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Out in Theaters: ‘OFFICE CHRISTMAS PARTY’

With every Holiday season comes the arrival of a new batch of Holiday movies. Some are geared towards the whole family, others exclusively for adults (read: stoned teenagers) but most are disposable garbage. Increasingly, we’ve seen an uptick in adult-oriented, hard-R holiday season comedies and with Office Christmas Party, Why Him? and Bad Santa 2 all in theaters this holiday season, there is no shortage for those looking to mix some raunch in with their ugly sweaters and eggnog. But at least with the former, you’ll find a few chuckles buried in among the coal. Read More

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Out in Theaters: ‘LA LA LAND’

Infectiously affable La La Land injects new life into a tried and true Hollywood tradition: the musical. A toe-tapping throwback to the tenure of Gene Kelley and Fred Astaire, Damien Chazelle’s Dom Pérignon-bubbly follow-up to excellent Whiplash is a joyous and bittersweet ode to a time when Hollywood peddled contagious cheer and catchy carols, pretty performers and movie magic. All that and more. Complete with lively choreography and an instantly antiseptic soundtrack, La La Land is an upbeat cure-all to the depressive onslaught of 2016 . And I don’t even like musicals. Read More

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Out in Theaters: ‘MANCHESTER BY THE SEA’

After debuting on Saturday night, Manchester by the Sea quickly became the buzziest film at Sundance. When Amazon made an unprecedented $10 million dollar deal to sweep up distributing rights, the echo chamber only got louder. On the one hand, writer/director Kenneth Lonergan must welcome the fat paycheck with open arms. And yet, such a lofty price tag sets a certain sky-high expectation for the film before its even had a chance to digest in anyone’s tummies or see the light of day for most viewers. All finances aside, Manchester by the Sea is a emotionally resonant tearjerker/masterful character study with Casey Affleck stepping up to the plate to claim some majorly overdue attention. Read More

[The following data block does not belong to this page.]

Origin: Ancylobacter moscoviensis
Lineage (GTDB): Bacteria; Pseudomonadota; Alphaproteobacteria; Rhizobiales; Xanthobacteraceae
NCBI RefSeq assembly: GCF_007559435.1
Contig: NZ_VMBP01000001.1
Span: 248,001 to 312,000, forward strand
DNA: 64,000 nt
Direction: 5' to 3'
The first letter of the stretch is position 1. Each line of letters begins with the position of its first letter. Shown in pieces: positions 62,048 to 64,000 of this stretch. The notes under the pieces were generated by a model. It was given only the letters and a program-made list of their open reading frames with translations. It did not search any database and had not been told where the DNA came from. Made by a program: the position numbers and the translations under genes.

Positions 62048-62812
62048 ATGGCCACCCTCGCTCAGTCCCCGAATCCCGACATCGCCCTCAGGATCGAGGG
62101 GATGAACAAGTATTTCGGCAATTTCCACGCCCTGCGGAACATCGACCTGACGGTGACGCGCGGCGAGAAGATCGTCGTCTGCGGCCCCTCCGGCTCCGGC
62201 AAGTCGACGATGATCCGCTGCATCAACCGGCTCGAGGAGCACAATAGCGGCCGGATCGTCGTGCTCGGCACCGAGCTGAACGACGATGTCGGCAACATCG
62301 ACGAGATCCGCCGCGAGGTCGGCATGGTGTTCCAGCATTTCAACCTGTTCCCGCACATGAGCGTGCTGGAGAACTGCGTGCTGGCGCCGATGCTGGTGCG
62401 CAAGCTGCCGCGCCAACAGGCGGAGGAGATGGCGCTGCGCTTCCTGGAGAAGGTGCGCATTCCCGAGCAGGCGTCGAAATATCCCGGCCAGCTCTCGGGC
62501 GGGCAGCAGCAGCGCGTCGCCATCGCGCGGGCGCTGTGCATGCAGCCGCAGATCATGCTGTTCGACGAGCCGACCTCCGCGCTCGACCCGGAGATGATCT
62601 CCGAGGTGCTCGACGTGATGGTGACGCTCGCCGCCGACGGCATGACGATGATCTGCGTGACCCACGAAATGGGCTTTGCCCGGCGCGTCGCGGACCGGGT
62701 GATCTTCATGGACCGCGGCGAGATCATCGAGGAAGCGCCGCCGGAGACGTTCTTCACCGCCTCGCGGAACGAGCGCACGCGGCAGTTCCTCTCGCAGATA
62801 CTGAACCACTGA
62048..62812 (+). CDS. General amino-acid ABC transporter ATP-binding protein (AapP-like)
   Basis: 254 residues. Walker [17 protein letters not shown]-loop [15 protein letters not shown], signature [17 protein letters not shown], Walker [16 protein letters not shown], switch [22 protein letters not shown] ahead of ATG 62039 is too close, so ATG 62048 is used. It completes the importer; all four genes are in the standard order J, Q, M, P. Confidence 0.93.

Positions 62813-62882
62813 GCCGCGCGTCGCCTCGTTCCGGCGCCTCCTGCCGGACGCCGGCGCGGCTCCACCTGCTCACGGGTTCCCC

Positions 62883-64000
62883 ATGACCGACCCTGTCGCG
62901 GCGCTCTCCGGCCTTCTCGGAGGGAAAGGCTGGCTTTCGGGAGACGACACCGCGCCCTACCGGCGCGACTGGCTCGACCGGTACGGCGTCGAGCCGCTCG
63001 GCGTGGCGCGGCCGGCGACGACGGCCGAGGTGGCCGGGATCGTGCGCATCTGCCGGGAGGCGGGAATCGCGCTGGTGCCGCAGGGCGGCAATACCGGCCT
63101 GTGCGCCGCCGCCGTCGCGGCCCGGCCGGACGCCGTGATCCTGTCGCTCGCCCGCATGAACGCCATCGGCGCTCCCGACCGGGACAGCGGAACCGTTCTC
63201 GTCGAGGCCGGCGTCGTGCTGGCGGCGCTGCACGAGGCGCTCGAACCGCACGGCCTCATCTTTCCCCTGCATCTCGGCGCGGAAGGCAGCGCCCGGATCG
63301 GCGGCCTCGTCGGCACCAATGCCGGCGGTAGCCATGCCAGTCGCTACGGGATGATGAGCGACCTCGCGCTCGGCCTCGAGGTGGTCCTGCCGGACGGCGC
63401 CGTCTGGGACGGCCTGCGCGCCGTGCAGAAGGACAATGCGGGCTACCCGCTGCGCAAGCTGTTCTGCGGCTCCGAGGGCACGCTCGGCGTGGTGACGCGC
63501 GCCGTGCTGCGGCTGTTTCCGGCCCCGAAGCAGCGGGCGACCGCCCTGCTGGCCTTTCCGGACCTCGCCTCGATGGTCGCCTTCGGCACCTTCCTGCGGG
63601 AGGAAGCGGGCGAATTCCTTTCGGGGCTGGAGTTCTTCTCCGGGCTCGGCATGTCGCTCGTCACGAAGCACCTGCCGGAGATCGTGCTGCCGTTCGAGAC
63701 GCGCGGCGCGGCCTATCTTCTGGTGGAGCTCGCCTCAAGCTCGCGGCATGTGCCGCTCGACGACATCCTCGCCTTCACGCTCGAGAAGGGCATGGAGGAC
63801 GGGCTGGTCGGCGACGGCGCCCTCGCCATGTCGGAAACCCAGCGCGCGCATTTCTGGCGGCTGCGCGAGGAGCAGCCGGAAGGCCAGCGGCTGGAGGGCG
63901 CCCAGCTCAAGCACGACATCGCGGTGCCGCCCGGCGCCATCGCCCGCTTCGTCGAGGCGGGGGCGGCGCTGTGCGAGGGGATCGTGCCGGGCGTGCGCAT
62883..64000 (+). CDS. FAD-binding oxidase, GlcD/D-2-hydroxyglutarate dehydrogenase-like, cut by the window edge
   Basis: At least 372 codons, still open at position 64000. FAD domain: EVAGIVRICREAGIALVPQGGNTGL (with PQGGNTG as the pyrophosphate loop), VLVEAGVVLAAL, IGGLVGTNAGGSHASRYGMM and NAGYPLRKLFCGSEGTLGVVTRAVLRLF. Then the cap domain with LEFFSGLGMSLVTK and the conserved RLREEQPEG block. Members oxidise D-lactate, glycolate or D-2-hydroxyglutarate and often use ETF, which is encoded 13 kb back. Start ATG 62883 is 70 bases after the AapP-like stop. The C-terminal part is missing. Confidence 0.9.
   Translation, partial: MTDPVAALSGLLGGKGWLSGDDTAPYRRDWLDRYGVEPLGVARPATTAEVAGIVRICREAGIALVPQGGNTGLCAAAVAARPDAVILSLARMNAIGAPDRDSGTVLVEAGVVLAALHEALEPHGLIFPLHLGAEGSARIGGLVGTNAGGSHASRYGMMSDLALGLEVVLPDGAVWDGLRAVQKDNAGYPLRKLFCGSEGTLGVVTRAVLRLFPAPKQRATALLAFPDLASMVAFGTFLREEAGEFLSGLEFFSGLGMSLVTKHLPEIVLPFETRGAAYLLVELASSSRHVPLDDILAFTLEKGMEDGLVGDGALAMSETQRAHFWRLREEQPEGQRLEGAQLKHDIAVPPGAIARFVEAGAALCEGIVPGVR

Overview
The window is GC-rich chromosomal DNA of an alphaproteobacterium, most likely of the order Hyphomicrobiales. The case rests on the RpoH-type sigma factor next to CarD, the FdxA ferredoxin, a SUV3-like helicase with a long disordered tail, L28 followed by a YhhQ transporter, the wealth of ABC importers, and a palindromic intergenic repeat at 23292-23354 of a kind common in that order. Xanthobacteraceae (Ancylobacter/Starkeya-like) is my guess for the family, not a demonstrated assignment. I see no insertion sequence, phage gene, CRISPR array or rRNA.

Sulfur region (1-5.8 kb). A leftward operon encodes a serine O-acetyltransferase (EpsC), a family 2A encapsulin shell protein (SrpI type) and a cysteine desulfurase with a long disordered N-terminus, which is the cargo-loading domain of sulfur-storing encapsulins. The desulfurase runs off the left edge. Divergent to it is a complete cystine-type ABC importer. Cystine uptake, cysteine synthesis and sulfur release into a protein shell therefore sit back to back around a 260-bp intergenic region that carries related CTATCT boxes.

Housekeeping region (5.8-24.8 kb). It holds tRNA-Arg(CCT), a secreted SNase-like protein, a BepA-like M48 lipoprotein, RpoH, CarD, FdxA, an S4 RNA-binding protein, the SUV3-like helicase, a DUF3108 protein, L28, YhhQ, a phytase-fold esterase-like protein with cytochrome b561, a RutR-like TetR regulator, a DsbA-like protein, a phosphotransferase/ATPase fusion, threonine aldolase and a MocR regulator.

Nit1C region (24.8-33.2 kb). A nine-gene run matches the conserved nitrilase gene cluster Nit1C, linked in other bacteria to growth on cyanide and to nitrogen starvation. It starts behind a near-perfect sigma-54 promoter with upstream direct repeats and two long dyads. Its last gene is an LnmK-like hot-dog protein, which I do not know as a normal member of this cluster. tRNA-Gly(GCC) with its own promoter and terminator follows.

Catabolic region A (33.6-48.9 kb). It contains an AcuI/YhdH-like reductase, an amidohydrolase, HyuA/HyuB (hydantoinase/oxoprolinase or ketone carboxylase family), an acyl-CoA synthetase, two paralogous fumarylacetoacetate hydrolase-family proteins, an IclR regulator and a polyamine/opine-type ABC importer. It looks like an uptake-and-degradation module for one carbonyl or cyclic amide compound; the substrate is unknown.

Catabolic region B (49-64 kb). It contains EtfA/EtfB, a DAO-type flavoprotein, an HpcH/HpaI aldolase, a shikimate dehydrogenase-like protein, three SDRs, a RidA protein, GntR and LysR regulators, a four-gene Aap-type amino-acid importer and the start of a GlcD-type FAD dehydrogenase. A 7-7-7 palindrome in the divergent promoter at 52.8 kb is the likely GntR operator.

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Blu-Ray Review: ‘PETE’S DRAGON’

Synopsis: “Mr. Meacham (Robert Redford), a woodcarver, delights local children with stories of a mysterious dragon that lives deep in the woods of the Pacific Northwest. His daughter Grace (Bryce Dallas Howard) believes these are just tall tales, until she meets Pete (Oakes Fegley), a 10-year-old orphan who says he lives in the woods with a giant, friendly dragon. With help from a young girl named Natalie (Oona Laurence), Grace sets out to investigate if this fantastic claim can be true.” Read More

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Out in Theaters: ‘NOCTURNAL ANIMALS’

In 2009, Austin, Texas native and noted fashion designer Tom Ford made his feature film debut with A Single Man. A delirious and stunningly photographed vision quest through loss and grief, A Single Man defined Ford as a filmmaker whose haute couture background greatly influenced his aesthetic and in turn his very process. Earning a Best Actor nomination for Colin Firth, A Single Man also established Ford as an actor’s director and helped in turn attract the likes of two of Hollywood’s finest, Jake Gyllenhaal and Amy Adams, for his latest feature, Nocturnal Animals. Read More

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Out in Theaters: ‘RULES DON’T APPLY’